Thursday, August 26, 2010
Dallas Museum of Art director’s not-yet-released book reignites controversy over artists’ rights
The book explores ways to engage museumgoers, and an arts activist group doesn't like it one bit.
DALLAS A Chicago arts activist recently wrote a critical email circulated to artists and media about the Dallas Museum of Art's reputation and the museum director's upcoming book.
The author, John Viramontes of the Council for Artists' Rights, disagrees with the premise of DMA director Bonnie Pitman's not-yet-released book, which explores ways to engage art audiences. Viramontes alleges in the email and on the phone Monday that curators shouldn't need to “better” the art experience with smartphone tours, added text, or other enhancement features.
A spokesperson from the DMA said the museum defends the book's premise: “Museums always strive to offer their visitors the best experience possible with works of art,” says Jill Bernstein, director of public relations for the DMA, in an email Tuesday. “This is part of our mission as an educational institution and one that the Dallas Museum of Art wholeheartedly embraces.”
Pitman's book is the result of a museum study from 2003-2009, where the DMA found that “new experimental initiatives” have made for better museum participation. The book will be called called Ignite the Power of Art: Advancing Visitor Engagement in Museum Experiences. The crux of the controversy, in Viramontes' mind, dates back to spring 2010, when the DMA and arts activists disagreed on whether artists or curators should control their work.
He means, specifically, the tiff between Pitman and artist Chapman Kelley, when the artist asked for his painting "Sand Dune" to be removed from the Coastlines: Images of Land and Sea exhibition. The museum allowed students and faculty from the University of Texas at Dallas add sound to his artwork “without [Kelley's] permission or collaboration,” Viramontes writes in the email, and Pitman defended the choice to add audio. (See this letter from Pitman to Kelley where she explains her decision.) The DMA confirmed via email that the work was not removed from the exhibition, which ended Sunday.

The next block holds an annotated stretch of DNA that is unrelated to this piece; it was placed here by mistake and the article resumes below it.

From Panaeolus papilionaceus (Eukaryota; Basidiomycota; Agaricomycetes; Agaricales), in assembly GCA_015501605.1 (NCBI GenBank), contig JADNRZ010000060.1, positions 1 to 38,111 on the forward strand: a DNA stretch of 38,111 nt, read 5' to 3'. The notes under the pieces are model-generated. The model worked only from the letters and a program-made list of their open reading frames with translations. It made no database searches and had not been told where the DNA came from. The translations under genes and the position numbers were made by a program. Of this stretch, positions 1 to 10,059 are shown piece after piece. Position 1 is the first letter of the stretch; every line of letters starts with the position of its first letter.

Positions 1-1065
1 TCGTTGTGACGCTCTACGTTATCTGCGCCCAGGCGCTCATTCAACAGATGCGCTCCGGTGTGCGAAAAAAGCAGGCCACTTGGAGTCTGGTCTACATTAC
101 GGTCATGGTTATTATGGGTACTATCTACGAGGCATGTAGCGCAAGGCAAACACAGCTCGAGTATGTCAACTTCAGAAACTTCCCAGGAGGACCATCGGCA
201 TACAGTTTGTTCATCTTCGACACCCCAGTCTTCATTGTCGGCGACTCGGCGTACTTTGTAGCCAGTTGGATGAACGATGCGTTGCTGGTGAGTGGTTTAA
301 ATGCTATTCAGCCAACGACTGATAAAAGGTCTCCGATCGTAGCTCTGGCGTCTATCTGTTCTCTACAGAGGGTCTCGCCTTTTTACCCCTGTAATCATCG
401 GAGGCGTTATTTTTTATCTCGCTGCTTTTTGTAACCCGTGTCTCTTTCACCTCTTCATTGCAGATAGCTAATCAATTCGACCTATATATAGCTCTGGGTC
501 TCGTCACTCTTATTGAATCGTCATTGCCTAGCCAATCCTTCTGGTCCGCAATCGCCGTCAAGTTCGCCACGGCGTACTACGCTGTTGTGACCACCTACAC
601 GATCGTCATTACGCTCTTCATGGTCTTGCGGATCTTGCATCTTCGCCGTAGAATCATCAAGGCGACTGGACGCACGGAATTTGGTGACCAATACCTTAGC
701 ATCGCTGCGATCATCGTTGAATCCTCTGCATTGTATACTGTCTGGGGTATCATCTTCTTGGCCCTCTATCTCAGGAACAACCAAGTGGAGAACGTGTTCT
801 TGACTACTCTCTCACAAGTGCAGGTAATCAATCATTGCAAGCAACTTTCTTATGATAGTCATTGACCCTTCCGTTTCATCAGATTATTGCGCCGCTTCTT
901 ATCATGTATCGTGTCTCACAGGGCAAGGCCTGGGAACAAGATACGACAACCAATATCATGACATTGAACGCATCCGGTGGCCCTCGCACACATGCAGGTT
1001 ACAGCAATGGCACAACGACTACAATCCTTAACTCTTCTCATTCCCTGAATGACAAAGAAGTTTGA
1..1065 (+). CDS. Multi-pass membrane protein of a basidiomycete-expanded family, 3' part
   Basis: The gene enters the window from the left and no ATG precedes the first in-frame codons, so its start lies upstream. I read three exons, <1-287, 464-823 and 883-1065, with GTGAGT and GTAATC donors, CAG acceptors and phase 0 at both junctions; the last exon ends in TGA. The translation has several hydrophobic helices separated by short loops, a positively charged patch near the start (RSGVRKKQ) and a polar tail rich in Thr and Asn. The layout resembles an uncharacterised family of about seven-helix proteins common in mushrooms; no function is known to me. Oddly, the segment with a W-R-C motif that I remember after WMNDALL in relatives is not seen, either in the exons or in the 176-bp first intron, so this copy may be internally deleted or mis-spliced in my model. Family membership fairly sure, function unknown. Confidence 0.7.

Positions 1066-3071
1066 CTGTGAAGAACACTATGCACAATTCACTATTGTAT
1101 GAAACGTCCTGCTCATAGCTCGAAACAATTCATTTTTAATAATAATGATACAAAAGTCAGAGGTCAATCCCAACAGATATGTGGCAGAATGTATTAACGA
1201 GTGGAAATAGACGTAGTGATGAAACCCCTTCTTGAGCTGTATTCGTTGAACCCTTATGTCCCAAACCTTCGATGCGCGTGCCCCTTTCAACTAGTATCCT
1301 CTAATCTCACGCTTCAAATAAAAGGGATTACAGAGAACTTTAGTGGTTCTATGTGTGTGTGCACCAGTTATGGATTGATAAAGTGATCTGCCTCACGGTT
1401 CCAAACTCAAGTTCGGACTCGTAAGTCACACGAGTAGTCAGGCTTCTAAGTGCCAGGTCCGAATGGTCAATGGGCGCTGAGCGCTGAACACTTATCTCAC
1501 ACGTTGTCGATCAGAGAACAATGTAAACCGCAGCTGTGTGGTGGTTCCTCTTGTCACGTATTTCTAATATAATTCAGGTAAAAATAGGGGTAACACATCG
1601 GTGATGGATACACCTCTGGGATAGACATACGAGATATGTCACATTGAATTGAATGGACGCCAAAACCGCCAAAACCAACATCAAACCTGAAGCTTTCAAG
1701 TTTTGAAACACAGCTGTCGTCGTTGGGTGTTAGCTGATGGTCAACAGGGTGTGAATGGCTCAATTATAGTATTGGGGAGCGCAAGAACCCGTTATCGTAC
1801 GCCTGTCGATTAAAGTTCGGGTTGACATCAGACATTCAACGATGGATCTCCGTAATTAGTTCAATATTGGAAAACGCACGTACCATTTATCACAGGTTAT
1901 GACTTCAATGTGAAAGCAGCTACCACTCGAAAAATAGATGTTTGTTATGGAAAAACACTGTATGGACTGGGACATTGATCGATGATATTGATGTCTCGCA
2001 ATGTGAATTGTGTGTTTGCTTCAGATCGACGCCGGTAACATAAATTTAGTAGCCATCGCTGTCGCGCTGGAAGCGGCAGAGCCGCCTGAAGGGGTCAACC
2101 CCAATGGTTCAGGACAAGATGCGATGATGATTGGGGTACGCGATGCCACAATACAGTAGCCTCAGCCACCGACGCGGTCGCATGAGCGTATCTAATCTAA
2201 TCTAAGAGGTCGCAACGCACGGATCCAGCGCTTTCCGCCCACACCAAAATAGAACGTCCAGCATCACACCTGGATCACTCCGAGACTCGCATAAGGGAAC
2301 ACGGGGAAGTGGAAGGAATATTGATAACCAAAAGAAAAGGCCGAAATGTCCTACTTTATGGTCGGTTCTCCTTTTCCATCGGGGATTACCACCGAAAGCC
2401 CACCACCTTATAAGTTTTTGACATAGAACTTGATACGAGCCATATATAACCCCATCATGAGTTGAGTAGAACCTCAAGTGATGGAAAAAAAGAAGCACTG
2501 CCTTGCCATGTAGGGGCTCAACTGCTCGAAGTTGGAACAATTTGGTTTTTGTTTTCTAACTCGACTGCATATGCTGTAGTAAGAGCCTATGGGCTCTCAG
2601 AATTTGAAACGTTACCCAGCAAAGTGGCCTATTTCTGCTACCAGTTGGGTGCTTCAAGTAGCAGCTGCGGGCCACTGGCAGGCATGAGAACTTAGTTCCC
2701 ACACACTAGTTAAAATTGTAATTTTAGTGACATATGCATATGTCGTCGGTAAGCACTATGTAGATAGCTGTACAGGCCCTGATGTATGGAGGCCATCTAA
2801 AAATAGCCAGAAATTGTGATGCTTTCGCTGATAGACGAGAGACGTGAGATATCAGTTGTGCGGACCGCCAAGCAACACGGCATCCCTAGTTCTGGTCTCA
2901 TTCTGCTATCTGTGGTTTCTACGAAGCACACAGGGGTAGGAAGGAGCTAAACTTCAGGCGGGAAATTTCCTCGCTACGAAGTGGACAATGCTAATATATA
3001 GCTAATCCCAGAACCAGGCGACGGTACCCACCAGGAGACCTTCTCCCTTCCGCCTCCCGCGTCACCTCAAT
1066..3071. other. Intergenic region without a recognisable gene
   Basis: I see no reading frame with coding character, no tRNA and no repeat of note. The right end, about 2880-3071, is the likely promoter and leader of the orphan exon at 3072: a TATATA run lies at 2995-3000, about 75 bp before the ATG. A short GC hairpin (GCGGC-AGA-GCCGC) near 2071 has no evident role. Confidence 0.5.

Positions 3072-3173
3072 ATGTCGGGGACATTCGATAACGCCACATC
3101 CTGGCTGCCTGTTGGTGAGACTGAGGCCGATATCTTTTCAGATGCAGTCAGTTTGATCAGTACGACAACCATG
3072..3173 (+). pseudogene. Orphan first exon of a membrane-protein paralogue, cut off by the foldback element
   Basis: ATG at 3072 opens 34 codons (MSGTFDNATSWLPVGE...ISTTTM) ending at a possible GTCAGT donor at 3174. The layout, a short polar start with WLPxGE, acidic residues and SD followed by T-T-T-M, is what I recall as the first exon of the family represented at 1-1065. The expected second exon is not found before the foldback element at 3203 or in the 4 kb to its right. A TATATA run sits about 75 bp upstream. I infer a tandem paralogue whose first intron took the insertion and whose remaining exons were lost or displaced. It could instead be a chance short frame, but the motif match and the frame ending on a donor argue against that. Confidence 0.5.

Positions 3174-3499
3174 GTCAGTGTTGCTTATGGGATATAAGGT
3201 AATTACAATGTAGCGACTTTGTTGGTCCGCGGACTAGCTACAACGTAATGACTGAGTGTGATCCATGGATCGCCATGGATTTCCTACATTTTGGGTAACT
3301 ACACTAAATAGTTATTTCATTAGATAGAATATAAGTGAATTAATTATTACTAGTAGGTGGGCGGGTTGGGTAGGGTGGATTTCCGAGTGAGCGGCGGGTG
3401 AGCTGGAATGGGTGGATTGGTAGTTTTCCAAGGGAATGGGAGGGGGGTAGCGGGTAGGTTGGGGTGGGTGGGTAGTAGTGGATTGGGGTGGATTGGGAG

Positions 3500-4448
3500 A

The email also questions Pitman's “canceled” book release -- Viramontes' words. A New York Times article featuring Pitman in March printed the release date as June 2010. Nearly 90 days after that date, Viramontes alleged that Pitman's book is unfinished or canceled because of media stories “questioning the proper management of the DMA.”
In reply, Bernstein says the museum never announced June as the publication date. The book will be published “this fall,” says Bernstein in an email Tuesday. The Yale University Press website lists the release date as November 15, 2010.
The email from the Council for Artists' Rights was sent to an undisclosed number of “allies of artists' rights” and is posted in full below. The Council for Artists' Rights is not a non-profit. Viramontes says the group is fiscally sponsored by Fractured Atlas, a non-profit organization that serves artists. Viramontes is an accountant by trade but also acts as an arts activist, he said by phone.
"Dallas Museum of Art Director's Outrageous Book Proposal" written by the Council For Artists' RightsDallas Museum of Art Director's Outrageous Book Proposal
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